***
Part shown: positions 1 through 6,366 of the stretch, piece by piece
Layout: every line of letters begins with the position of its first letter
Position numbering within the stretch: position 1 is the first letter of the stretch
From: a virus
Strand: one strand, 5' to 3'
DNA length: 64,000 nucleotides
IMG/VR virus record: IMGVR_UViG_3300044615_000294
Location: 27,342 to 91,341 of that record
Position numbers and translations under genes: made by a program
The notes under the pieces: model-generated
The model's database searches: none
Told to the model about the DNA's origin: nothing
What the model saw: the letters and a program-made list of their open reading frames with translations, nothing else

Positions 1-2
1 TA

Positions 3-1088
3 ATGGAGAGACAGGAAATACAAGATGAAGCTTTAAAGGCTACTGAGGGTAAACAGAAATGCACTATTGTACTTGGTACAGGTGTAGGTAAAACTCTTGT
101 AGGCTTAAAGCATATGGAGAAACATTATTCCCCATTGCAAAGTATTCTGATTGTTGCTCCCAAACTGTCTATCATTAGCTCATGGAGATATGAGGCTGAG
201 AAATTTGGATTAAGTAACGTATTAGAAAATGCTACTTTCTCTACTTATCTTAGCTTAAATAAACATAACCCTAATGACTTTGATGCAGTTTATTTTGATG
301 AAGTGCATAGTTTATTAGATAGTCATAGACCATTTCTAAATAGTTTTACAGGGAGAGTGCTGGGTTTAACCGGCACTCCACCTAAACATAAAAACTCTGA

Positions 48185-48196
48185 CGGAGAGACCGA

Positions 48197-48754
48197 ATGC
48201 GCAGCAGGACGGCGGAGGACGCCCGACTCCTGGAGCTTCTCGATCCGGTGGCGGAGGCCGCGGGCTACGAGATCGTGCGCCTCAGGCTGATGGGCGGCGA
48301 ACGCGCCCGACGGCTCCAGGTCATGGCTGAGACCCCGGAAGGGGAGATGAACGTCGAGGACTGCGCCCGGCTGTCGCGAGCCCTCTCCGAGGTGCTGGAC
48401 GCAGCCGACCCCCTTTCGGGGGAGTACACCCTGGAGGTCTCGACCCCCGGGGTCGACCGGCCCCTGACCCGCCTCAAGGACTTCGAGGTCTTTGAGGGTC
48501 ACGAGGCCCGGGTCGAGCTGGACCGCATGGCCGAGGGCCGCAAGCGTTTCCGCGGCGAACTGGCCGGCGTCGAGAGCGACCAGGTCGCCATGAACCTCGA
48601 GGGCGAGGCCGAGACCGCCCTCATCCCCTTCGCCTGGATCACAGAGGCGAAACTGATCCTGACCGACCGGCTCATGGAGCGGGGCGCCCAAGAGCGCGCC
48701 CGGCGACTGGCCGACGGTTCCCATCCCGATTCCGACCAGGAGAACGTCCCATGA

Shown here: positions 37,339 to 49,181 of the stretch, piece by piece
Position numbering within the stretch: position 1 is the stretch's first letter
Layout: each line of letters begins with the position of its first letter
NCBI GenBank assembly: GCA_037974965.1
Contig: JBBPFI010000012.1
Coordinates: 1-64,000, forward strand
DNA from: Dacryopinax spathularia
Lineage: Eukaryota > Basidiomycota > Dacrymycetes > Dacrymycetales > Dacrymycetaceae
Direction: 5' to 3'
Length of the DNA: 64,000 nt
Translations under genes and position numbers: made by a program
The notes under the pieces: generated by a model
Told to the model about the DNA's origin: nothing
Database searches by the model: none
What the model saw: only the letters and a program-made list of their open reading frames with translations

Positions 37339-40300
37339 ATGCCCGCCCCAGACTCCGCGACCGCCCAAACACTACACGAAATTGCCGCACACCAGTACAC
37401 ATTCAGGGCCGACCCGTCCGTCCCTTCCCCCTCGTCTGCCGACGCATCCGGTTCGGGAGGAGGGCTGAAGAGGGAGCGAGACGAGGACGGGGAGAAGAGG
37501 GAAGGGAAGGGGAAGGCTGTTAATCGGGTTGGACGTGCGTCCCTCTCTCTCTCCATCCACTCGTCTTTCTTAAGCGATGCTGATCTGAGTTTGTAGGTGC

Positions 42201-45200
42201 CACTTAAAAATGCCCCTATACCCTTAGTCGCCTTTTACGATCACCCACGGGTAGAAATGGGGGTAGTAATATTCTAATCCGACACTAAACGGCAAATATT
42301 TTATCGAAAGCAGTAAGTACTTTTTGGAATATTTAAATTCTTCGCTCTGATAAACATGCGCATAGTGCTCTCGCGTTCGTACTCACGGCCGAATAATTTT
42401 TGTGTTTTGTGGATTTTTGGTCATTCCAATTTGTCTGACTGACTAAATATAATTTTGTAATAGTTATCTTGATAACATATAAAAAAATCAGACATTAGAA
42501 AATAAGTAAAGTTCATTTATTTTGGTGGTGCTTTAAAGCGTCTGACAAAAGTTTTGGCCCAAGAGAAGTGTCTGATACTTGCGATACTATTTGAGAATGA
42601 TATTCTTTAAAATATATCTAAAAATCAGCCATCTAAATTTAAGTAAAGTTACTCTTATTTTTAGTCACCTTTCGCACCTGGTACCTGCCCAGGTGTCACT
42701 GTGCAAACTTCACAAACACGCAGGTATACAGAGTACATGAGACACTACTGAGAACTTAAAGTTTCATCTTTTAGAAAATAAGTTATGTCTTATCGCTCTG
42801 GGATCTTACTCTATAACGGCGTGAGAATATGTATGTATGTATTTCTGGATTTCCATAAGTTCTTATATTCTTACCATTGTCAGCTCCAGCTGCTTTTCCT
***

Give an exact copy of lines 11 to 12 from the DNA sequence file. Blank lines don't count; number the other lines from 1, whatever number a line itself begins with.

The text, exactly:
The model's database searches: none
Told to the model about the DNA's origin: nothing